US Veterans Banished, Will Spend Christmas Alone
As millions of Americans spend the holiday with their families, up to three thousand American Veterans will spend it alone in a foreign land. I am not referring to soldiers on duty in a remote outpost. Instead, the reference is to immigrant soldiers who fought for our country and who have been deported as personas-non-grata, some of them suffering life-long injuries. There are deported soldiers who fought in Viet Nam, Desert Storm, Korea, and all of the major conflicts. Fabian Reolledo (right) is one of those unfortunates.
The Mexican youth who came to the U.S. at age 13, a Dream Student, found himself an Army Paratrooper at age 23. Some say you have to be crazy to jump out of a perfectly operating aircraft, so the army prefers paratroopers to volunteer. They found a ready and willing volunteer in Reolledo.
The Recruiter promised Reolledo he would convert his status from permanent resident to U.S. citizen as soon as he took the oath to serve and protect our nation. It is a common promise made to immigrant soldiers who make up 10% of our military. It is a promise that is always broken. What recruiters don't tell immigrant youth is the Oath to protect this great nation with one's life is not the same as the oath one takes as a citizen. That is what the government says, anyway. In retrospect, with a 4.3 grade point average, the high school graduate would have done better pursuing non-military options.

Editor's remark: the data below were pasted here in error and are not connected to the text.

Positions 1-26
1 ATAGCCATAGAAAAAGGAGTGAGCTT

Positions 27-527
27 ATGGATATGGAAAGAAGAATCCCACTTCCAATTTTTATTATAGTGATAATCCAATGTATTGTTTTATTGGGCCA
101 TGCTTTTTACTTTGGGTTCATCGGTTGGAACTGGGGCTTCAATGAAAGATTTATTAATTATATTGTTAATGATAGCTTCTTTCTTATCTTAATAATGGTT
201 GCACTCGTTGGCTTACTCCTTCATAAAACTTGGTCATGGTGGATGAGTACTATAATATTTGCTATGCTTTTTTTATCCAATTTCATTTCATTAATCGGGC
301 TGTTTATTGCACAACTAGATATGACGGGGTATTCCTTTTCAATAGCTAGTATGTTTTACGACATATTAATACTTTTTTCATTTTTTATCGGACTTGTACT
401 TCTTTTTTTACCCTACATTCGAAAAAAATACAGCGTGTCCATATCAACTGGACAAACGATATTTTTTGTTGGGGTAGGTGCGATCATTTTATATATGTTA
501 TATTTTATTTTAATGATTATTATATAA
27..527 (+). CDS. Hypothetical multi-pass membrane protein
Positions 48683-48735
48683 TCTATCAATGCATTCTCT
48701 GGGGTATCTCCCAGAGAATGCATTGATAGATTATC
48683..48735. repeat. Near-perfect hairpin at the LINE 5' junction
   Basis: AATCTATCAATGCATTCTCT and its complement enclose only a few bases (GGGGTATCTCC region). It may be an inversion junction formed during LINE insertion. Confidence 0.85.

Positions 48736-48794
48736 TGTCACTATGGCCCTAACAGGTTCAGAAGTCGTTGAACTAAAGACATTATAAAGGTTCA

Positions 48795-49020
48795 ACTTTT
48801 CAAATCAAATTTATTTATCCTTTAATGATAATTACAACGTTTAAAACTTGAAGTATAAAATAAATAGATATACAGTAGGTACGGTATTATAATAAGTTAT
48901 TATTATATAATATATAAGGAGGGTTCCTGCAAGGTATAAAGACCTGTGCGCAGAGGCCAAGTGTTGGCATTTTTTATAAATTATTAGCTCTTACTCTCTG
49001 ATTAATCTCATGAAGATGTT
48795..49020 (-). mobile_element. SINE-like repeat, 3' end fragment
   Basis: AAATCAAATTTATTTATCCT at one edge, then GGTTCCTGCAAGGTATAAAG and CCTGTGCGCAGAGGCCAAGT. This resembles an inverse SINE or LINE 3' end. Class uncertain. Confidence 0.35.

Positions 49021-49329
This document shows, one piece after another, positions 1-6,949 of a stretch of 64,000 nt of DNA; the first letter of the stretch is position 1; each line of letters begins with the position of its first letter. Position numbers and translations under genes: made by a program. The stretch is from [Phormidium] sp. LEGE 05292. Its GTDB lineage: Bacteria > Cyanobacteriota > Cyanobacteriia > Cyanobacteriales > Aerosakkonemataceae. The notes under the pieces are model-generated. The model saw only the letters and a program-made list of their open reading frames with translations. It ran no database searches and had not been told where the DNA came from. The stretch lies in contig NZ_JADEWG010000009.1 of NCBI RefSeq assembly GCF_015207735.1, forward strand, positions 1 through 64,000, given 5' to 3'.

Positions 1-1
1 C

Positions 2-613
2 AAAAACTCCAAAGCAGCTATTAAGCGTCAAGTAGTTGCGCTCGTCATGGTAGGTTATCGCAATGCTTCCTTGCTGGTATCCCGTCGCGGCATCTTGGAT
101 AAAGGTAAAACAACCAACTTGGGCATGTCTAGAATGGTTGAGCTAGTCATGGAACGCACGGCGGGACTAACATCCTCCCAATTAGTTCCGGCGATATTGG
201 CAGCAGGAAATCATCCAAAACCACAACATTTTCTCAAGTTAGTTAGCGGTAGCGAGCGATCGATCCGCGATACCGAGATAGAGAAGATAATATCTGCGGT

As a paratrooper, Reolledo found, Jumping out of airplanes is dangerous business. The youth dislocated his hip with a jump into the Normandy Drop Zone. Shortly After recovery, he suffered a second injury to his back in Celerno’s Drop Zone.
If paratrooper duty was dangerous, Reolledo was about to step the risk level up a major notch. He next underwent live ammunition intensive training, and training in mine sweeping, whereupon he suffered a third, more serious injury when a truck loaded with live rounds flipped. In duty to God and country, Reolledo injured his neck, an injury he battles to this day.
Latino youths from Mexico are tough as they come. Reolledo recovered again, then in March 1999 was deployed to campdondsteel in Kosovo. It was ugly. Our military was trying to curb genocide from the Sloboden Milosevic's regime. The year 1999 saw over 230,000 civilians killed and 3,000,000 people displaced.
After returning to the U.S., Reolledo sought psychological help for what he saw and did in the name of freedom. He suffers nightmares today.Continued on the next page